It is difficult to assess this counterfactual, but the Spanish Civil War certainly helped set the stage for the larger struggle to come. To paraphrase Mark Twain, history did not repeat itself, but the Spanish Civil War and the Second World War rhymed. The conflict in Spain ended in April 1939, only five months before Hitler invaded Poland. Germany and Italy first fought together in Spain, against a coalition of antifascists ranging from liberal democrats to communists-similar alliances, in fact, to those at the height of the Second World War in 1942. The new brutal methods of warfare in Spain, especially the orchestrated bombing of civilians, foreshadowed the slaughter of 1939-45. Furthermore, Roosevelt's first active challenge to fascist aggression in Europe came in 1938, when he tried and failed to block General Franco's victory in Spain.
Since 1939 the conflict in Spain has remained in the collective memory of both Europe and the United States. In 1984 Ronald Reagan remarked that Americans who fought for the contra rebels in Nicaragua were in a long tradition of foreign volunteers stretching back to the "Communist brigade of Americans in the Spanish Civil War." Reagan added-incorrectly-that the American volunteers in Spain had been "in the opinion of most Americans, fighting on the wrong side." From a different perspective, Alfred Kazin, the American literary critic, called the Spanish Civil War "the wound that will not heal," and declared: "the destroyers of the Spanish Republic would always be my enemies." In 2001 a proposal to erect a memorial to the New Hampshire citizens who had joined the Loyalist international brigades produced a heated controversy over the nature of the struggle in Spain. The question of whether the American volunteers had been antifascists fighting for democracy or rather Stalin's communist stooges was still alive sixty years after the event.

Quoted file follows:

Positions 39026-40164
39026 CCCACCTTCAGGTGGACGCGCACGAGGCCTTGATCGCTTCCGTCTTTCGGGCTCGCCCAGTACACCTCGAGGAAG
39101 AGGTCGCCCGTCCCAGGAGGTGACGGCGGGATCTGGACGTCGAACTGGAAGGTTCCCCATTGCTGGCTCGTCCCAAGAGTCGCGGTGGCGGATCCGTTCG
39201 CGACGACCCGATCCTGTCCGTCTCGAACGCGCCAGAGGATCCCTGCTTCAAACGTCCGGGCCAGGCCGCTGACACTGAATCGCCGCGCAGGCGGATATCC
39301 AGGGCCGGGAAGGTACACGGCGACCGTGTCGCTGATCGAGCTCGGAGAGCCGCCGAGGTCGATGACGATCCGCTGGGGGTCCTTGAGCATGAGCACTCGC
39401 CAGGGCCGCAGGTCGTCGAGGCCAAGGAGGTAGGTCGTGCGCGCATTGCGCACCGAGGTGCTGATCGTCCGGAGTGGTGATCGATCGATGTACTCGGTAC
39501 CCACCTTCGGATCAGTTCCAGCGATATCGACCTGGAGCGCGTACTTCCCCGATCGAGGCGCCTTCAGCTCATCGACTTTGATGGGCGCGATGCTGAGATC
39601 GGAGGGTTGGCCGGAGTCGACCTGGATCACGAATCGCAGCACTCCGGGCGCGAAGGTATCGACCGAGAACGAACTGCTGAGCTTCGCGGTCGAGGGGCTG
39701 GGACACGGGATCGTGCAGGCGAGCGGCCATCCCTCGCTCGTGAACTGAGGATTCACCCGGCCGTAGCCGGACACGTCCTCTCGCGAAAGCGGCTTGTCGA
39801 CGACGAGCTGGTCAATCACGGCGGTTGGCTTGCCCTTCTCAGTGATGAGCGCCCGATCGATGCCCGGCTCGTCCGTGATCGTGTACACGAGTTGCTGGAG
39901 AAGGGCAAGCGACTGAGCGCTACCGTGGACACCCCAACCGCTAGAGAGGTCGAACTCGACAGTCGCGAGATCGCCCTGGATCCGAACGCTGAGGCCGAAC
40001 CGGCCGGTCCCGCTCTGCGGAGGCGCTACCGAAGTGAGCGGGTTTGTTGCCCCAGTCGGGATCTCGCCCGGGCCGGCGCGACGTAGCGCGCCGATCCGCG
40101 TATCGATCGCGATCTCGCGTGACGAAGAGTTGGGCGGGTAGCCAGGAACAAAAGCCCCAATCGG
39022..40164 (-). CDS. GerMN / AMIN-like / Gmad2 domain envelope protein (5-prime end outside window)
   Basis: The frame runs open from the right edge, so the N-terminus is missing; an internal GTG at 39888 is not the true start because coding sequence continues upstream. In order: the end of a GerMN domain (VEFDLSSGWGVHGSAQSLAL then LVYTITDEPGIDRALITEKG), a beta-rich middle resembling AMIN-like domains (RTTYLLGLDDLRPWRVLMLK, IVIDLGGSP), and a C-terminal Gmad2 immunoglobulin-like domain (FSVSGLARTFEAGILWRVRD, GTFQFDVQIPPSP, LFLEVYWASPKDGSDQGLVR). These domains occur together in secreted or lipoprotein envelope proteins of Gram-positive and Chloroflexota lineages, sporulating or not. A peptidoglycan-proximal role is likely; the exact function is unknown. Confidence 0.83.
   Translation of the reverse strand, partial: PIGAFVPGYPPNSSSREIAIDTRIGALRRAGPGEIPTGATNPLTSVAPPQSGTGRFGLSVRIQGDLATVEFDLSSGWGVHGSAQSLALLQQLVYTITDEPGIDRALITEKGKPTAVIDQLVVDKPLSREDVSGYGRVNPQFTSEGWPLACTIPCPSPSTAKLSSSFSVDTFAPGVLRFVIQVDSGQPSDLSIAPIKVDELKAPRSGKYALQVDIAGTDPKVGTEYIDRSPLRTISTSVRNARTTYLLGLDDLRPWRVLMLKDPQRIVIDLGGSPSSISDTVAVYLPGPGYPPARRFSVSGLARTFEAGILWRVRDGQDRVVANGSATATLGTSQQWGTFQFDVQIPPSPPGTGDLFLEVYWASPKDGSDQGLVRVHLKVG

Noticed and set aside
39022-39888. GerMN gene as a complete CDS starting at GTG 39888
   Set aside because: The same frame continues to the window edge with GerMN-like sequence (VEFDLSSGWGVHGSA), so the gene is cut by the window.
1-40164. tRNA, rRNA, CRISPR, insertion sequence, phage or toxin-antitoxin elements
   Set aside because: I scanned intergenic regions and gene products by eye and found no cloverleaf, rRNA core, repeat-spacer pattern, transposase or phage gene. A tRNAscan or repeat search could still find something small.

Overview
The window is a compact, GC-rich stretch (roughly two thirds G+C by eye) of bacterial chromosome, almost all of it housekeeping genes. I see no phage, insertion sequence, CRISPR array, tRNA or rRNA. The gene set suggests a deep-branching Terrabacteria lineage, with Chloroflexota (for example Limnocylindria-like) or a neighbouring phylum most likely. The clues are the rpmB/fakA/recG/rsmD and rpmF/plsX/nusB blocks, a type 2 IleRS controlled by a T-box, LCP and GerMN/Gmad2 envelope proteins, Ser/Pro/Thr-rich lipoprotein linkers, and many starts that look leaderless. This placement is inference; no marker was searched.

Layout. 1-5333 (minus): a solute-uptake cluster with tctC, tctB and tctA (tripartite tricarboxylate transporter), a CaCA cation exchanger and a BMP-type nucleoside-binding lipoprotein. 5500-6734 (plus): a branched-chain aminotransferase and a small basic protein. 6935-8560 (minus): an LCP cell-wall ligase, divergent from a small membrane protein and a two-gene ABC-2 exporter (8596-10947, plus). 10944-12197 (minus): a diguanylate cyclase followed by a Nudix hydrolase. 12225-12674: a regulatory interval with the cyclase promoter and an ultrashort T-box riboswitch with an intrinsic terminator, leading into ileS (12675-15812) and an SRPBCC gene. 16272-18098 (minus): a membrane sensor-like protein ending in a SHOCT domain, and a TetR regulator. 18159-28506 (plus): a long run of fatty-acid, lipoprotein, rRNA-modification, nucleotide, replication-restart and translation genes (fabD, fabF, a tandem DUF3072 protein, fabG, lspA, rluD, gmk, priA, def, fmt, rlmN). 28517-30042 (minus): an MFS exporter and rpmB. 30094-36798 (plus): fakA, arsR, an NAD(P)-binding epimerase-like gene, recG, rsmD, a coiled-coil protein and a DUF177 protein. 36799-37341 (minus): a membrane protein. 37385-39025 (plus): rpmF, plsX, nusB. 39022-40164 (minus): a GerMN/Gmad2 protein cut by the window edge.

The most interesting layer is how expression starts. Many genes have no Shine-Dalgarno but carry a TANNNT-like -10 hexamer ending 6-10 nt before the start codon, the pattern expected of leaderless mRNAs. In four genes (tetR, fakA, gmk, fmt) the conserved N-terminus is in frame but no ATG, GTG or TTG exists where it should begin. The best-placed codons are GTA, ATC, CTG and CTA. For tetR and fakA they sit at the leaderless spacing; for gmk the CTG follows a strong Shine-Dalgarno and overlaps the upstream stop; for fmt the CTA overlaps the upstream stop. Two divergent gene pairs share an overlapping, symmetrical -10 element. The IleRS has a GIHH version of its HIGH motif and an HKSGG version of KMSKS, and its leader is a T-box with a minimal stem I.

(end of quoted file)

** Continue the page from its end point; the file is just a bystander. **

The Spanish Civil War ought to be remembered because there are instructive comparisons to be made between the 1930s and the post-cold war world. The Roosevelt era represents the most recent historical period in which the ambiguity displayed in the 1990s about the American world role and the location of its enemies was historically evident. Seyom Brown has commented that "it is striking to realize the extent to which the foreign policies of FDR, the last pre-cold war president, prefigured the foreign policies of Bill Clinton, the first post-cold war president." One lesson from American policy in the Spanish Civil War is that arms embargoes are not neutral in their effects on civil war participants and therefore represent a form of intervention. This lesson has not been fully understood. In the early 1990s a un arms embargo applied to all the sides fighting in Yugoslavia represented an unintended but highly effective intervention against one side-the Bosnian Muslims. Since the Croats and the Serbs had better access to weapons already present in Yugoslavia, the embargo meant that the Bosnian Muslims were unable to purchase arms to defend themselves. (Continues...)